Jeff Beck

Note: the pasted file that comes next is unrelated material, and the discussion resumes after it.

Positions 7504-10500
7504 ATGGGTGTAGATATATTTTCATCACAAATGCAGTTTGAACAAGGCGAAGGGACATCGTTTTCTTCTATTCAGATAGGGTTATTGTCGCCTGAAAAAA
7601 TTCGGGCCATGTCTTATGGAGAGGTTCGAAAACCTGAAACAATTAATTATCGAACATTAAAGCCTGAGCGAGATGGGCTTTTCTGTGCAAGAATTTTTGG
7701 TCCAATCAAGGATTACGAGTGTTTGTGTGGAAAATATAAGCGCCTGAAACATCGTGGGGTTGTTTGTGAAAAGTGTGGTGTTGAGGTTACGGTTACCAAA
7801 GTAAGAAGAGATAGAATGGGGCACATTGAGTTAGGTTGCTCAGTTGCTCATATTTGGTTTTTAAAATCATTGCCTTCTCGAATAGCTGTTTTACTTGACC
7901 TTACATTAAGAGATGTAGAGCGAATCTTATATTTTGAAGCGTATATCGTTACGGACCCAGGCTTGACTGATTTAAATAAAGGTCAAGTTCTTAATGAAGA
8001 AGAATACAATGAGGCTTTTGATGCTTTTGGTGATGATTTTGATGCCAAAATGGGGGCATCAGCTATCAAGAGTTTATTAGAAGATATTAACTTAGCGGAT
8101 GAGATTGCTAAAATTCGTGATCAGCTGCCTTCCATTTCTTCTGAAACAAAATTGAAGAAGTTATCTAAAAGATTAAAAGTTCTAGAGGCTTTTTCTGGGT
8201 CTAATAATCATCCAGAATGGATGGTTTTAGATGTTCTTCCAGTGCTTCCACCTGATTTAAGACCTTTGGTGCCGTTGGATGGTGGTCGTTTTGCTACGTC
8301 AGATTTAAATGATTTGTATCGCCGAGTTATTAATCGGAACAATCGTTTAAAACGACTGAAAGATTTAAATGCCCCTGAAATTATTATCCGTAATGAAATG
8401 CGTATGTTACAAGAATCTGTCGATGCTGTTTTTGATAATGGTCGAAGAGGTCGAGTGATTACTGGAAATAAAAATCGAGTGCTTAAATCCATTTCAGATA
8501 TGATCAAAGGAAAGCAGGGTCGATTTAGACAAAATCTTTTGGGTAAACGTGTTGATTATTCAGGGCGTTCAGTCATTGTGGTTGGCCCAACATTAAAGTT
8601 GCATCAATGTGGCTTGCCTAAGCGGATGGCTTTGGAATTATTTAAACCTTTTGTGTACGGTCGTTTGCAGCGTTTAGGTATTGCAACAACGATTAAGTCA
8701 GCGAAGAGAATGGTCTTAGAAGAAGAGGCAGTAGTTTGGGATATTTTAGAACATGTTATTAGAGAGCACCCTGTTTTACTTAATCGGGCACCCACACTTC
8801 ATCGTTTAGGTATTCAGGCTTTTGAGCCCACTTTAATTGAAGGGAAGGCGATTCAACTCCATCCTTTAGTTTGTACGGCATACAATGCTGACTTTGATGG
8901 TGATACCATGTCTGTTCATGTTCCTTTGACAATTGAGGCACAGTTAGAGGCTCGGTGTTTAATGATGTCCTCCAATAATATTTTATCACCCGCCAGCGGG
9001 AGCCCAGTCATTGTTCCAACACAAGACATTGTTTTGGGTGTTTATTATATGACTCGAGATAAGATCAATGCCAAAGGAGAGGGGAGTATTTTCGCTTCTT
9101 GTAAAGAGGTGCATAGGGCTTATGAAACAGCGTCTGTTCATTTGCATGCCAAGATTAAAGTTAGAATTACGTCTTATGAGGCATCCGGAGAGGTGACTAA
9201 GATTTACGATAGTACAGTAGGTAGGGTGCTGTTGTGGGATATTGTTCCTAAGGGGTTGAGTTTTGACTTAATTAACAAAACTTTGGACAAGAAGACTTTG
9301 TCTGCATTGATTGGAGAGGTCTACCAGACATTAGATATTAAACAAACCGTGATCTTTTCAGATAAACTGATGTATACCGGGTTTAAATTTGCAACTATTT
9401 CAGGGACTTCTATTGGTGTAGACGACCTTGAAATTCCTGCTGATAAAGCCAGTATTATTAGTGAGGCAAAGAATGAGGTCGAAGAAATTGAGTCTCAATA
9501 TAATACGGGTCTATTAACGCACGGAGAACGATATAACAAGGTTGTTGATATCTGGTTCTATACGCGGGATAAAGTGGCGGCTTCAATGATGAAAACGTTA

Jeff Beck isn’t your average guitar legend. He wants to make guitar playing seem trivial. Beck says that he doesn’t get why people would only accept a guitar with a familiar sounding guitar tone. It is what drives me crazy to find new ways to use the same instrument people have used for 50 years and make unique sounds. It’s a great feeling to hear people’s music and not be able to identify the instrument I am playing. That’s a great compliment. Beck was a Yardbirds member when he first came on the music scene in 1966. Beck was a part of almost every hit by the band, even though his time with them lasted just 18 months. Beck’s unique style, which can be heard on songs like “Heart Full of Soul”, and “Shapes of things”, helped to shape the psychedelic sound of 1960s. Beck quit the Yardbirds in 1967 at the height of their popularity and began an unpredictable musical journey as an Epic recording artist. This journey lasted almost four decades. Beck’s distinctive contribution to jazz-fusion, hard rock and modern music history has been evident during that period. Many of his contemporaries seem content with musical inertia. Beck, however, continues to innovate with the release his 14th album, “Jeff.” The 13 songs on “Jeff”, produced by Andy Wright (Simply Red and Eurythmics), and mixed by Mike Barbiero, Blues Traveler, Metallica. It reflects Beck’s continuing fascination with electronic music. “On my last album, “You Had It Coming,” I spent a lot time in the studio with Andy Wright playing with different sounds. Beck says that they had a great time but got bogged down by the possibilities. Beck won a Grammy for instrumental performance on the song “Dirty Mind” off his album. “When I returned to the studio for Jeff, I didn’t want my time to be slowed down so I brought in some people to push me along.” Beck claims David Torn, a member of Splattercell, became a key collaborator. To Beck’s delight Torn rewrote “Plan B”, a song that was in its early stages. “Dave took out the vocals and made my guitar line the song’s main hook,” he said. He says that this is what I should have done. However, it takes a remix man to put a new spin on what you are doing. “I heard Dave’s album on Splattercell and wanted him to take apart one of my songs. He did it beautifully.” Beck met Howard Gray, Trevor Gray and Noko Fisher-Jones, who are members of the Liverpudlian electronic trio Apollo 440. Beck recorded three songs with the rhythms of the group before long. Beck says, “When we first met they wrote me one those incredible ‘nail-your head to the wall’ kinds of grooves and I loved it.” Beck says that he played the track for two hours, and then wrote ‘Grease Monkey.’ He found inspiration in a unique rhythm track which is how songs such as “Dirty Mind”, “You Had It Coming” or “Psycho Sam” “Who Else!” were created. He explains that he plays guitar but it’s not my first point of departure. “The drums must kick me in my ass and make it want to play, or else I’ll just sit there all day. Although I can write songs on guitar, and then add drums later, it never sounds right. A good song must begin with an inspirational rhythm,” said Apollo 440 rhythm track “Hot Rod Honeymoon.” This juxtaposes a raging club beat with 60s surf-pop harmonies, and blues slide guitar. This unexpected contrast gives the song an edge. Beck says that if I had used a shuffle to this song, which is what you would expect to hear on a song like this, it would have destroyed the song immediately. Beck explains that if I had used a shuffle on this song, which is the kind of beat you would expect to hear, it would have killed the song instantly.” The album’s wildest ride is “Trouble Man,” which Beck launches into with a series of mercurial solos that spiral out of control, then crashes into a pulsating pile of noise that sounds like an overdriven modem. Like much of Beck’s music, the song creates an atmosphere that is violently elegant by balancing the raw emotions of his heart with the deliberate technique of his mind. Beck is a rare guitarist, like Chuck Berry or Jimi Hendrix. He is compelling not only for the music he plays but also for the way he plays it. Beck prefers a natural, simple approach to creating sound. While many guitarists use racks of gear, Beck favors simplicity and manual dexterity over using gadgets. Eric Clapton said that Beck is the best guitarist of all time, and that he plays his entire guitar. Beck uses his fingers to control the speed and control of the guitar’s fretboard. He also adds subtle twists to the volume and tone knobs, shaping the notes as he plays them. Beck further manipulates the sounds with controlled cruelty using the whammy bars. I play the way that I do because it allows for me to make the most bizarre sounds possible. Beck smiles wickedly. I don’t care what the rules are. “I don’t care about the rules. Beck combines the complexity and jazz improvisations of progressive rock with intergalactic tones and humor. This opened the door for future guitarist instrumentalists such as Joe Satriani and Steve Vai. Beck was inspired by Jan Hammer, a former keyboardist of Mahavishnu Orchestra, to explore electronic music. Hammer’s legendary mastery over the Mini-Moog synthesizer gave Beck classics such as “Freeway Jam”, “Blue Wind” a unique, funky, and otherworldly feel that was unmatched in its day. Beck says that the show left some people in the audience confused when it was recorded on “Jeff Beck with Jan Hammer Group Live” (1978). Beck says, “I don’t think many people knew what was going on on stage.” “I can tell you it was an exciting–electric–time for us as musicians because we were pushing the music in new directions. While we seemed a bit out of reach at the time, it was evident that we were right on our feet. Beck believes Hammer continues to inspire him to find new sounds and to use them in his music. Beck says that Jan’s use of technology changed his mind and opened up a whole new world. He made me see that everything is constantly changing and that you cannot sit still. It’s important to listen to what’s happening around you or your music will fade away.” Beck was born in Wallington, England, on the 24th of June 1944. This was just before World War II ended. Beck was exposed to music at a young age thanks to his mother’s piano playing, and the family radio that played everything from classical to dance. Music was a comfort for my parents who survived the war. Music helped them forget all the tension in their lives. Beck recalls, “I’m sure that made a impression on me.” Beck recalls that he was just a small boy when jazz came to England. He can still remember going to his parents’ house to listen to it. Beck soon picked up a guitar, and began to play around London. After a brief stint at Wimbledon’s Art College, Beck left to dedicate his life to music. Beck was a session player with Screaming Lady Sutch, the British equivalent of Screaming Jay Hawkins. He also played with the Tridents before replacing Eric Clapton in 1965 as the Yardbirds’ guitarist. In 1967, Beck quit the band and formed The Jeff Beck Group with Rod Stewart singing and Ron Wood playing bass. Two albums were released by the band: “Truth” (1968), and “Beck-Ola” (1969). These albums became musical icons for hard rockers over the years. Stewart and Wood joined the Faces, and Beck disbanded them until 1971. He then formed a new band and recorded two albums: “Rough and Ready”, (1971), and “The Jeff Beck Group”, (1972). Beck disbanded the group again and formed a trio with drummer Carmine Appice and bassist Tim Bogert, which released “Beck, Bogert, and Appice” (1973). Beck veered away from hard rock and created two iconic jazz-fusion albums, “Blow by Blow” (1975), and “Wired” (1976). These all-instrumental albums, which were critically acclaimed and popularly loved by fans, remain to be two of the most successful guitar instrumental albums ever. In 1977, Jeff Beck and the Jan Hammer Group recorded “Jeff Beck Live”. Although music was Beck’s first passion, it shared space with his love for hot rods. He started riding as soon as he could see the dashboard. Beck started to devote more time and effort to his hot rod collection after the success of “Blow by Blow” u0026 “Wired”. The studio is delicate and you are working for sound. Beck explains that the garage is a great place to work because it’s not delicate. The garage is more dangerous than the rest. Although I have never been nearly crushed by a guitar, I can’t speak for one of my Corvettes. Beck returned to music in 1980 with “There and Back,” but it wasn’t until 1985 that he was heard again. He won the Best Rock Instrumental Grammy in 1985 with “Flash,” and he re-emerged in semi-retirement with “Jeff Beck’s Guitar Shop with Terry Bozzio and Tony Hymas.” This album earned him his second Grammy. Beck tried to retire again after a coheadlining tour with Stevie Ray Vaughan. But it didn’t work out. Beck, backed by Big Town Playboys, returned to the studio to record “Crazy Legs” in 1993. It was a tribute to Gene Vincent and Cliff Gallup. Although “Who Else!” (1999), was not released until six years later, it opened up a floodgate of Beck-inspired music. It was only two years until Beck’s 2001 album, “You Had It Coming,” won him his third Grammy for Best Rock Instrumental. Beck toured the country with B.B. in 2003 to support the album. King at the 12th Annual B.B. King Music Festival. VH1 Classic presented the landmark event. It also featured Galactic, a New Orleans-based progressive band, and Mofro, a Florida-based murky blues band. A bootleg of the official “Live at B.B.” recording. King Blues Club” was recorded in the New York club in September 2003, and released for online retail only at Jeff Beck made a tour of the UK in 2004 using momentum from his fourth Grammy win for “Plan B”, the song on his album “Jeff”. In July 2005, he formed a new band that included Vinnie Coliauta and Pino Palladino. They were then retained for a six-date tour of the US West Coast in 2006. The “Official Bootleg”, a must-have Jeff Beck live CD, was born from these dates. Pino was not available so Jeff kept Vinnie, Jason and Randy. Then, he added Randy Hope-Taylor to the UK and European dates. He also performed at two Japanese festivals during the summer. Finally, a long tour of the USA in September. The 2007 season began with a duet performed by Kelly Clarkson on American Idol Gives back to an audience of 30,000,000! Jeff played 7 European dates during the summer and was able to play to over 30,000 people at Chicago’s Crossroads Guitar Festival. From